Julie Generes has directed many shows at Slidell Little Theatre, her
favorites include Evita, The Producers, and The Complete Works
of Shakespeare (Abridged). She also recently directed The Beauty Queen
of Leenane at COPA in Covington.
Other past work includes directing and
producing Beautiful Bastards in New Orleans and elsewhere, co-producing
the first season of The Red Light District Variety Show at Le Chat Noir,
managing La Nuit Theater, being Maggie in Cat on a Hot Tin Roof,
producing the southern premier of Pterodactyls, and goofing off with
actor friends as Mrs. Markham in Move Over Mrs. Markham, and then more
goofing off with friends in Rocky Horror as Dr. Frank.
Q: What was your earliest involvement in theatre?
GENERES: I was in The Lion, the Witch and the Wardrobe in grammar school. I
played a tree and stood still for a long time.
Q: What attracted you to theatre to begin with?
GENERES: The really great pay. Actually, I always
loved to write, and theatre is just another way to tell stories.
Q: What is it about theatre that holds your interest today?
GENERES: While I love to be on the stage telling a
story, I love directing even more. There is nothing like watching something
unfold from a read through at the beginning (which is always awful) to its
becoming a real play as actors delve into their characters, the set goes up,
the magic of the lights and sound enter in- it is truly magical.
Q: What are five plays that you’ll never forget and why?
Lieutenant of Inishmore-
exploding cats. What more could you want?
Streetcar Named Desire- My sister and I both played Blanche. She was
Ado About Nothing-
I met my fabulous husband.
4.Baal-It was positively awful.
5.Pterodactyls- In addition to it being a southern
premiere, I built a giant T-Rex in my kitchen. Great conversation piece
that made dinnertime super special for a while.
Q: What play do you think people should see, but probably haven’t?
GENERES: The Lieutenant of Inishmore- six gallons of blood, body parts being sawed off, exploding cats,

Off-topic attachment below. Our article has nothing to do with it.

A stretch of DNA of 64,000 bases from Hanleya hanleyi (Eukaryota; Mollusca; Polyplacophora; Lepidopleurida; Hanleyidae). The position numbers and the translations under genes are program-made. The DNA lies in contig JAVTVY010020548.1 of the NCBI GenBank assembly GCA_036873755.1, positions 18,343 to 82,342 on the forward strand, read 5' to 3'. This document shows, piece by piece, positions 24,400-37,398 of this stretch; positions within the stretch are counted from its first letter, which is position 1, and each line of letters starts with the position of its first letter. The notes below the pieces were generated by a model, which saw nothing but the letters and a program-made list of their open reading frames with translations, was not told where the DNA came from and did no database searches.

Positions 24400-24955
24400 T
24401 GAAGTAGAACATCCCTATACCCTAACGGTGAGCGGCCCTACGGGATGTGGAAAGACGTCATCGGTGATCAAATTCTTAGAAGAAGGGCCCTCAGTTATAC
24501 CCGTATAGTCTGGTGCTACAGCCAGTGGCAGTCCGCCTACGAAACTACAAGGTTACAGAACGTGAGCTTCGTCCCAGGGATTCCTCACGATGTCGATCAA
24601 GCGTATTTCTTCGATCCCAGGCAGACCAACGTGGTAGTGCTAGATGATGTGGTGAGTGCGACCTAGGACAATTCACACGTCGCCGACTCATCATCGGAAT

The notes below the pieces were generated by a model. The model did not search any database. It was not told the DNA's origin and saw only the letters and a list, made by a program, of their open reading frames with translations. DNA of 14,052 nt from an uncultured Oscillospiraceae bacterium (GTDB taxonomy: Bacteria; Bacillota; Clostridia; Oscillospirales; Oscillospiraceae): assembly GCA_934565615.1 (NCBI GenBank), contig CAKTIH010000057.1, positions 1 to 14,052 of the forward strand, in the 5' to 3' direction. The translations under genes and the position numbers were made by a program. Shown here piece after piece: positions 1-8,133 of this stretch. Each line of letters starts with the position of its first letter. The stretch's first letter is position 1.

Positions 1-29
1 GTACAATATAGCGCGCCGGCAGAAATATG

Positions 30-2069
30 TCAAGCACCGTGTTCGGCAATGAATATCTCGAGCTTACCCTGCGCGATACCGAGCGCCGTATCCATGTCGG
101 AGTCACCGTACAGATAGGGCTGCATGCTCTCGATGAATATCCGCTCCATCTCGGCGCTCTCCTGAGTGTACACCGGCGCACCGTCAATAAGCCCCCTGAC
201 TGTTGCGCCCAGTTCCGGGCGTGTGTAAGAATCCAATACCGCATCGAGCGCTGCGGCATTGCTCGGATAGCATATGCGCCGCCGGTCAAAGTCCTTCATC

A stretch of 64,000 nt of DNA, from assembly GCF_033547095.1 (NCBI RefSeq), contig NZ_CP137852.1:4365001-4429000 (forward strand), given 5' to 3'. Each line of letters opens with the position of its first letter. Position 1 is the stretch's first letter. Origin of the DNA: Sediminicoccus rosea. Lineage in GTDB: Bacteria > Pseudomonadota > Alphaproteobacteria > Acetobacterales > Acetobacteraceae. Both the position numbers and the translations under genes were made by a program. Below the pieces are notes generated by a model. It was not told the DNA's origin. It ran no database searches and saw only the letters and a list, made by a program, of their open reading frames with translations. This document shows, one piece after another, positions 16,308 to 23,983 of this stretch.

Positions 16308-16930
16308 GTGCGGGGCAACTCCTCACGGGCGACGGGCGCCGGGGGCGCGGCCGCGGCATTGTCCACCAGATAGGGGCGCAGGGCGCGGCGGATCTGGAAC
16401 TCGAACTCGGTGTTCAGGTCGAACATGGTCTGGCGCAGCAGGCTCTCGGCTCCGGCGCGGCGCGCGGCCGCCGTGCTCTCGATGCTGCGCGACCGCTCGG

torture, Irish accents, murder- and yet it is a comedy. I never laughed so hard
in my life, and have loved Martin McDonagh ever since. I even got to direct his
show "The Beauty Queen of Leenane" and enjoyed it thoroughly as well.
What was the oddest play you ever saw, directed or starred in?
GENERES: I cannot believe I am going to reveal
this- but I did Deathtrap at Playmakers and played the psychic. The
director cast two people to play one of the male roles (for reasons only known
to him) and the first actor did Act 1 and the second actor played the part in
Act 2. He made sure the audience knew they were the same character by pinning a
big rubber pumpkin to each actor's belt, which had nothing to do with the play.
I am not making this up. It was insane.
What was the best advice you ever received about acting?
GENERES: "Act better."
When did you first know you wanted to become an actor?
GENERES: I'm not sure if I've decided I want to be
What was the first show you ever directed?
GENERES: I honestly don't remember the name. It
was something about Sherlock Holmes.
Name your top three roles as an actor and tell us why.
Cat- I love her, and I love Tennessee Williams. He wrote some wonderful roles
for women and to get to speak what amounts to poetry is lovely.
Frankenfurter- I loved Tim Curry in the movie and have so much fun doing that
Markham- I like British accents. And I got to have fun with some awesome
What role would you love to play that you haven't yet?
GENERES: Eleanor of Aquitane. Really the answer is
Hamlet, but I am not a big fan of the girls-playing-guy-roles thing as a
choice. But he's awesome and has a sword.
What is the scariest part of an audition?
GENERES: All of it. It makes me nicer to actors
when I am in the director's chair though. I know how they feel.
What is the strangest thing a role required you to do?
GENERES: I had to be a half man/half woman in a
play written by Gary Mendoza. I actually had a great time with that, but I'd
say it was strange. Only for you, Gary. Only for you.